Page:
WHS Foreign Exchange

A special reunion took place at Westfield High School on July 15, when Rebecca “Becky” Friedman of Fair Oaks, California, accompanied by her husband Angel Verdugo Mondragon, and Maria Eugenia Torres of Uruguay, accompanied by her daughter Victoria Benitez, visited the high school for the first time since they both graduated in 1996.

Torres was an exchange student from Uruguay in 1995-96, hosted by the Baldwin family, when she met and befriended Friedman, a friendship that has lasted through the years. Four years ago, Friedman visited Torres in Uruguay.

“Since meeting Maria, I went on to be an exchange student myself. I remain close with my host family and have written for the local paper in my host community (Rotorua, New Zealand) about my experience. I have been a volunteer with the exchange student program for over 20 years and served on the national board for a number of years. Being an exchange student was a foundational experience for me, and I know Maria feels the same,” Friedman said.

Torres has also remained in touch with the Baldwin family, with whom she is staying during her visit. She said when she first arrived this week, “we all cried.” She said as an only child, she was given the opportunity to live with a big family of four kids and become a part of the family, with her own chores.

On her way to Westfield, she visited both Laura Baldwin, who was her own age, in New York, and also Laura’s brother Joe Baldwin in Great Barrington.

Torres said while in Westfield the past few days, she had visited Stanley Park, the Westfield Athenaeum, and the post office, all of which were important to her as an exchange student.

With Friedman they had gone to Circuit Coffee. She said it’s nice the way the city is fixing up the downtown.

On Friday, WHS Assistant Principal Julie Schortmann gave the two women a tour of the high school. Everyone said the high school hasn’t changed much in the past 26 years. Friedman even wondered whether her combination might still open her locker but didn’t try it because summer classes were in session on the third floor where her locker used to be.

Schortmann, who graduated a few years after them, asked whether they remembered history teacher Bill Daley, who was in the gymnasium teaching a youth basketball camp. Both women were delighted to hear his name, and both remembered him well.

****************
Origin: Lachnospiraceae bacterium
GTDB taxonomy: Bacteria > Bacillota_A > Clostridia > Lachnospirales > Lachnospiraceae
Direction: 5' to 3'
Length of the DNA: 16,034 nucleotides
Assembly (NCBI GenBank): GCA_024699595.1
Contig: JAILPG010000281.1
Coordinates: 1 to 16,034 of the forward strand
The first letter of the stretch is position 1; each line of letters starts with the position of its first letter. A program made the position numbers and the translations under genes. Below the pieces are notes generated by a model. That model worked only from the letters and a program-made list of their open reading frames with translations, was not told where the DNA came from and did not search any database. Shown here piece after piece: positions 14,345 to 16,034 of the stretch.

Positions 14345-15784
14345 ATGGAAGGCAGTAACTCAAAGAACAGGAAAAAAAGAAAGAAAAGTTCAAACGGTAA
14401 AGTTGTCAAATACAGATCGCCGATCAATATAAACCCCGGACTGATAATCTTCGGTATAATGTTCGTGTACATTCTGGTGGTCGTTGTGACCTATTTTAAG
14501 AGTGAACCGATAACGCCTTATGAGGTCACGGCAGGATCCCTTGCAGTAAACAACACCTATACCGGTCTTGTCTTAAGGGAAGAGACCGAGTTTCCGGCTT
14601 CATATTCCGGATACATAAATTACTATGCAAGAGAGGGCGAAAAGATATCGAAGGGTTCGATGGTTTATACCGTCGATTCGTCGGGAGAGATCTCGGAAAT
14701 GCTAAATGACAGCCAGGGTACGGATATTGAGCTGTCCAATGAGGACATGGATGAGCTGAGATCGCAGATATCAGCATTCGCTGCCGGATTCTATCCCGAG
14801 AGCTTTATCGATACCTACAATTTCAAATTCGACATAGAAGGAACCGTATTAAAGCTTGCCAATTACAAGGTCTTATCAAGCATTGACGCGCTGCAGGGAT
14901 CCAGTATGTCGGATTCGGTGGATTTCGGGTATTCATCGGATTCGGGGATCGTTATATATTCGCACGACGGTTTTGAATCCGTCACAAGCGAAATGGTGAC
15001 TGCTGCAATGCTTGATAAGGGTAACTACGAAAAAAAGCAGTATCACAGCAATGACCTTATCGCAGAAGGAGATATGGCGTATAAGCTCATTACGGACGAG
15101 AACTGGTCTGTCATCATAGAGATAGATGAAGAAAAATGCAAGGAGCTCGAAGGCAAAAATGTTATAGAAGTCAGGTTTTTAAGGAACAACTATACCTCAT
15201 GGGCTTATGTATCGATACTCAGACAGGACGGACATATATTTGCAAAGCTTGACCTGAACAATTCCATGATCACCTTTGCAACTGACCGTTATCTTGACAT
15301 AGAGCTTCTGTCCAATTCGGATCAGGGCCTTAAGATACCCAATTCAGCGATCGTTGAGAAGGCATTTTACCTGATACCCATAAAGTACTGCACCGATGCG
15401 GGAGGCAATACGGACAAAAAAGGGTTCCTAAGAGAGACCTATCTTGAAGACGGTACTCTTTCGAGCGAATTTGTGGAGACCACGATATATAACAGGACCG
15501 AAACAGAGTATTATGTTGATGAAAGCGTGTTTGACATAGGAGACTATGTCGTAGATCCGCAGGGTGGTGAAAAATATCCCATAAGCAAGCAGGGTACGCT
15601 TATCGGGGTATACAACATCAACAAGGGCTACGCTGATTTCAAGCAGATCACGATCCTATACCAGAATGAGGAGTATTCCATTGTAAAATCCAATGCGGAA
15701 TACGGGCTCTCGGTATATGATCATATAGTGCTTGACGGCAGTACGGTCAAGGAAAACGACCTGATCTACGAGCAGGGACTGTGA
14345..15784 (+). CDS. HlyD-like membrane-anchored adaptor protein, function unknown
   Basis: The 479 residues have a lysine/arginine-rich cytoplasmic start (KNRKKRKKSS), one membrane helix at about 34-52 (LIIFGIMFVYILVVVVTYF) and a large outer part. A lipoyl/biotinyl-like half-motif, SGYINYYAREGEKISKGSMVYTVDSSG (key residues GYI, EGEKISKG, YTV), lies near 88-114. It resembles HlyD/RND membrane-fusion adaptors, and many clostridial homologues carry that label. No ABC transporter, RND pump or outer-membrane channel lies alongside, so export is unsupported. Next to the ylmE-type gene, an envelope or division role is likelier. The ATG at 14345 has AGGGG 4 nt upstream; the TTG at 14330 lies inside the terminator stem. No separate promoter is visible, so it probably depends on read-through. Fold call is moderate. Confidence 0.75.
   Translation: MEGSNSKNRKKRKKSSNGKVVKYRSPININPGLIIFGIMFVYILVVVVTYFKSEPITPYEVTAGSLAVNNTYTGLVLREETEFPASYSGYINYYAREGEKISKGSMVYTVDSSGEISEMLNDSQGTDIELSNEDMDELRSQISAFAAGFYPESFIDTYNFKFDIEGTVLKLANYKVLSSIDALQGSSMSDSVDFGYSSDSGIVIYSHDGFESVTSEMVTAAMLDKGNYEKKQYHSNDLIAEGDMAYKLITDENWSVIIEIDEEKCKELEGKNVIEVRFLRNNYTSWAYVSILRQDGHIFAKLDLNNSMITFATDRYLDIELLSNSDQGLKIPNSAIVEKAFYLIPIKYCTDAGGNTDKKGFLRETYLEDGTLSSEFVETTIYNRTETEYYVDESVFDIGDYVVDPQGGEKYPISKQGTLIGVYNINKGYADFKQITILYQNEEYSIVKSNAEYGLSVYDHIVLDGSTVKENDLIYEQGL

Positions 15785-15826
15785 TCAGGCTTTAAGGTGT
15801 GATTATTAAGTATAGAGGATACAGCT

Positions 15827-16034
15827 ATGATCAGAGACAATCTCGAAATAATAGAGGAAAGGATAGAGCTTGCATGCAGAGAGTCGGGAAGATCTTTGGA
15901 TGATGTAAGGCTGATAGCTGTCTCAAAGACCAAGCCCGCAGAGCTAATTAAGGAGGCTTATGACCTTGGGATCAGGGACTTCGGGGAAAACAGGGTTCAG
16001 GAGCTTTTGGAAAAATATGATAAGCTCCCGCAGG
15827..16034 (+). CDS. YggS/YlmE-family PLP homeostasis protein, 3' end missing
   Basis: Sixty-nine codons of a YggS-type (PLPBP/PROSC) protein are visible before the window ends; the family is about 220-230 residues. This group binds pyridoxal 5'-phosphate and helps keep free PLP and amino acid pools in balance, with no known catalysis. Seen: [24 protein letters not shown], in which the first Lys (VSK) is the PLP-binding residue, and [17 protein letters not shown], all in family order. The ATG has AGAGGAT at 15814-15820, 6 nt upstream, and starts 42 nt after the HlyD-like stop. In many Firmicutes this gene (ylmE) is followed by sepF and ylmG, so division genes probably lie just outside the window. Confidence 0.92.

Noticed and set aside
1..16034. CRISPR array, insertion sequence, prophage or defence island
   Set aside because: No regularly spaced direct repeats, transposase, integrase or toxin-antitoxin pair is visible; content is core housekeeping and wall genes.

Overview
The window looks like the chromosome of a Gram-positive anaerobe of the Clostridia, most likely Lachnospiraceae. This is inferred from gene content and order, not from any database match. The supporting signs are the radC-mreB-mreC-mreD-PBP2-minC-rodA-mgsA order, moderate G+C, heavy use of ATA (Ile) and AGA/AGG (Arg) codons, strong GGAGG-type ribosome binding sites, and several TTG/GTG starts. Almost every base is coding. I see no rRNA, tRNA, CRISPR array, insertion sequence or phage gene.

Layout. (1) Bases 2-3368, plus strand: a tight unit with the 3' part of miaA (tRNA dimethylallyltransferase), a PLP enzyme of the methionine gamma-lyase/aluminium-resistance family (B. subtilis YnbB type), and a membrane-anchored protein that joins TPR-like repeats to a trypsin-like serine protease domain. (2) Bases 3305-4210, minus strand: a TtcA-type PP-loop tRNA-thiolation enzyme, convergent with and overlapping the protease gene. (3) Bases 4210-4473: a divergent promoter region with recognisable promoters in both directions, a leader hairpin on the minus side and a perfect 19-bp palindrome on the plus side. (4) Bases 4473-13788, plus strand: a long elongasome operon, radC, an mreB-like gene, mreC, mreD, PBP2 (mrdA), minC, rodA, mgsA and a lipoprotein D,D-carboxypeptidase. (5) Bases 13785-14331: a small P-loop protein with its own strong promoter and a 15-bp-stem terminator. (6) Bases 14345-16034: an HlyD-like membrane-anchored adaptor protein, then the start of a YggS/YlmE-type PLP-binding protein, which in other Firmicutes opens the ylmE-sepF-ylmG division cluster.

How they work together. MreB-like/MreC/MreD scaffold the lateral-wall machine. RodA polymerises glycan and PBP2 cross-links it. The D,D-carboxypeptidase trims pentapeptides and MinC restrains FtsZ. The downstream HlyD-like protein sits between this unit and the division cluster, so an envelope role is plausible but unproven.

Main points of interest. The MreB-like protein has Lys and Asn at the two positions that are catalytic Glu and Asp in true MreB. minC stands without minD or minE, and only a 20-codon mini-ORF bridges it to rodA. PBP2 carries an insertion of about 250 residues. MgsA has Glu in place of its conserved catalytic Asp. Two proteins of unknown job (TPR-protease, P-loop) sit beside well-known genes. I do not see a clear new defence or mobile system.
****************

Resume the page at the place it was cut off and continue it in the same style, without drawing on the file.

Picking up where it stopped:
At the gym, Daley was called over and remembered both of his former students immediately, as 1996 was his second year as a teacher. Torres told him she remembered him as “a really funny teacher who danced a lot.”

“I still do,” Daley said.

Asked whether her school in Uruguay is bigger or smaller than WHS, Victoria Benitez, who is 15 and in 10th grade in Uruguay, said her school is much smaller, with only 400 students in the primary and secondary school combined.

Walking through the empty cafeteria, Torres, who has a technical career in information technology, remembered the senior luau and dances that were held there. She, Friedman and Schortmann stopped to look at photographs on the walls, and stood in front of the Bronze Tablet, where they recognized a few names. Emily Baldwin was the Bronze Tablet winner in 2000.

The two friends reminisced about Ingrid Waalen, the other exchange student that year, who came from Norway. After they met in Westfield, she visited Torres in Uruguay twice, and Friedman visited her in Norway.

Friedman, who has volunteered with exchange students for many years, said the program gives you a perspective outside of your own country and forces you to adapt.

“It’s been the basis of some lifelong connections for me,” she said.